“El aquelarre” by Francisco de Goya is in the Public Domain
When he began compiling his textbook anthology Leyendas y arquetipos del Romanticismo español, Robert Sanders knew that his students weren’t taking upper-level Spanish to become professors of Spanish literature. They were mostly minoring in Spanish with other career goals in mind. This sort of insight into students’ needs is what makes open resources authored by language instructors so valuable for modern education.
Leyendas y arquetipos is an openly-licensed introduction to nineteenth-century Spanish literature for intermediate university students of Spanish. Dr. Sanders chose the works of poetry, drama in verse, and short stories for their literary interest and the social importance of their themes. After piloting the book with students, he compiled vocabulary, historical, and cultural annotations to facilitate comprehension.
Dr. Sanders made many choices in compiling and writing the anthology to allow students the flexibility to pursue their own interests. He did not prioritize any one interpretation of the texts in the anthology. The discussion questions mention scholarly works as a jumping off point for analysis rather than a definitive interpretation. The author biographies in the anthology are short in order to encourage further investigation and richer discussion by students, and the book lists sources for further research, such as Biblioteca Virtual Miguel de Cervantes, the Centro Virtual Cervantes of the Cervantes Institute, or the Biblioteca Digital Hispánica of the Spanish National Library. In his course, students have even created their own multimedia take on a chosen work by creating fan fiction, graphic novels, film storyboards, and musical compositions.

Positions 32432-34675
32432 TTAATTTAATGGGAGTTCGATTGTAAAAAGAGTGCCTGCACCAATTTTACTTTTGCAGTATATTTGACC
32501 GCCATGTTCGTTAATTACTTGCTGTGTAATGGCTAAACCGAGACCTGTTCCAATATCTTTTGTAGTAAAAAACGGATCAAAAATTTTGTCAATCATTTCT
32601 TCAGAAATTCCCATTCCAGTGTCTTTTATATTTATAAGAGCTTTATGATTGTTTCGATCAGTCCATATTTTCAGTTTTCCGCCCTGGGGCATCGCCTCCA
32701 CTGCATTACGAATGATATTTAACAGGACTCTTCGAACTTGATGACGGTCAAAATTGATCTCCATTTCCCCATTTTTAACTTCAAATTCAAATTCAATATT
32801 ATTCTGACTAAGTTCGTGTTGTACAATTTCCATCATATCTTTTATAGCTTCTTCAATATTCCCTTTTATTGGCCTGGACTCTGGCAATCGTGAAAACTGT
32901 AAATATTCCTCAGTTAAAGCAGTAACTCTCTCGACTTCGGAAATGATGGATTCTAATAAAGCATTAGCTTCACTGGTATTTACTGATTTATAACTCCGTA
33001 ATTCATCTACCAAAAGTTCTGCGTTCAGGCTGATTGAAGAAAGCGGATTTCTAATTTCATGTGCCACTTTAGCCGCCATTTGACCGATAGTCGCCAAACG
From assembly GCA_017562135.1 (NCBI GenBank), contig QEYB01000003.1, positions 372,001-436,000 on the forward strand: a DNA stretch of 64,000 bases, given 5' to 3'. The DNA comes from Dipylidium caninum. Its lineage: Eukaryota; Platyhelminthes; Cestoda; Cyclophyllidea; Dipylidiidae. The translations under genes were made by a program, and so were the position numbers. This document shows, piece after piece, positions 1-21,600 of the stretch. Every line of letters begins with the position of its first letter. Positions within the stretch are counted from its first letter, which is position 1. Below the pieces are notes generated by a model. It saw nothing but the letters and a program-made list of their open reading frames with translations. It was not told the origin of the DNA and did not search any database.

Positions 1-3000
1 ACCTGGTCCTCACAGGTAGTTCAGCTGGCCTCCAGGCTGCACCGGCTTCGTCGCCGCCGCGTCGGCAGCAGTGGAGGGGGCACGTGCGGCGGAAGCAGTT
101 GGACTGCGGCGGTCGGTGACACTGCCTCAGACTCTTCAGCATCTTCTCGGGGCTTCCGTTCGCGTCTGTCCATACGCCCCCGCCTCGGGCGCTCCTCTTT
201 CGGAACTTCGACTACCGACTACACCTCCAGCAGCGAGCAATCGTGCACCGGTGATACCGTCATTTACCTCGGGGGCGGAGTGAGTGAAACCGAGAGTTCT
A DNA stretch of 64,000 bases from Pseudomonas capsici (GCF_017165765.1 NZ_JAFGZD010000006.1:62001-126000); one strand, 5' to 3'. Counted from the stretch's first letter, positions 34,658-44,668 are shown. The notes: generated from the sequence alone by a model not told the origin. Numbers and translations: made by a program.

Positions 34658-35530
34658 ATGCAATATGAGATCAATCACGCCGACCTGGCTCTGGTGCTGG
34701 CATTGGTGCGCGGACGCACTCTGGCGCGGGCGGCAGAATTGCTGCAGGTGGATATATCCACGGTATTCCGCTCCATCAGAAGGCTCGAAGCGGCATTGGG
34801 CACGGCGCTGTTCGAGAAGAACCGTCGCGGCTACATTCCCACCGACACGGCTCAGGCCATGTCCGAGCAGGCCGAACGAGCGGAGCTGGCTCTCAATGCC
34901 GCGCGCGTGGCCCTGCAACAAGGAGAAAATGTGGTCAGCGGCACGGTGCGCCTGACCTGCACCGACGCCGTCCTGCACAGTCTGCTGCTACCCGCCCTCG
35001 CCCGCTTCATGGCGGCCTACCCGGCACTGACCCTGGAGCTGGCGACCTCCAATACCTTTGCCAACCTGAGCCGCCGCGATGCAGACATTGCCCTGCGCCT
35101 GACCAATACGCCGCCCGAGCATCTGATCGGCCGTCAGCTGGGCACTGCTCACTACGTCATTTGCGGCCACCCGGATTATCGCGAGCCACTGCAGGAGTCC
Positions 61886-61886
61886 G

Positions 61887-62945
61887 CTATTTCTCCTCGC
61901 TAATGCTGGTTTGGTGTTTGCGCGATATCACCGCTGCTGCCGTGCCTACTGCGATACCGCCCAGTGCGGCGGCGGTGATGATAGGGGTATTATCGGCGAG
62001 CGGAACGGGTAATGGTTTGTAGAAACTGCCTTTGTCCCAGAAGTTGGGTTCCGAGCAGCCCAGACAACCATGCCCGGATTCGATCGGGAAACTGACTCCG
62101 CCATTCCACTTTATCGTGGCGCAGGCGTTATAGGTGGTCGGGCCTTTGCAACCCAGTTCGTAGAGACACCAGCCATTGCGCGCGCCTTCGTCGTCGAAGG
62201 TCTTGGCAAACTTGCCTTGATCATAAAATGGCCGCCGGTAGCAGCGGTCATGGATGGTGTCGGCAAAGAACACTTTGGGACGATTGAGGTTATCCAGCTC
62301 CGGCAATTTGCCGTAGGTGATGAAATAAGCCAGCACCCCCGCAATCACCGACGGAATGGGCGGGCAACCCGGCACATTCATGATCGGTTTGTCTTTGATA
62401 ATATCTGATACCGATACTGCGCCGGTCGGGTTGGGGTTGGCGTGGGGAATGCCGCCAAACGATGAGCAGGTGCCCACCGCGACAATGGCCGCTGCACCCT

The multimedia potential of the book is also reflected in the paintings, photographs from films, and other art that are as valuable as the texts in their potential to teach about literary and social movements of the time. The art provides a whole other avenue of exploration and analysis to students.
Dr. Sanders compiled the book himself with support from the Portland State University Library, which has supported the prolific creation of open textbooks (several of them for languages) in order to save students money and provide a customized learning experience. The book has a Creative Commons Attribution-NonCommercial-ShareAlike license, which means that anyone can copy it, share it, and make modifications, as long as they give attribution to the author, maintain the same license, and do not make a profit off of it. With this in mind, what could you do with this book? Has it given you ideas about reading with your students? Tell us in the comments.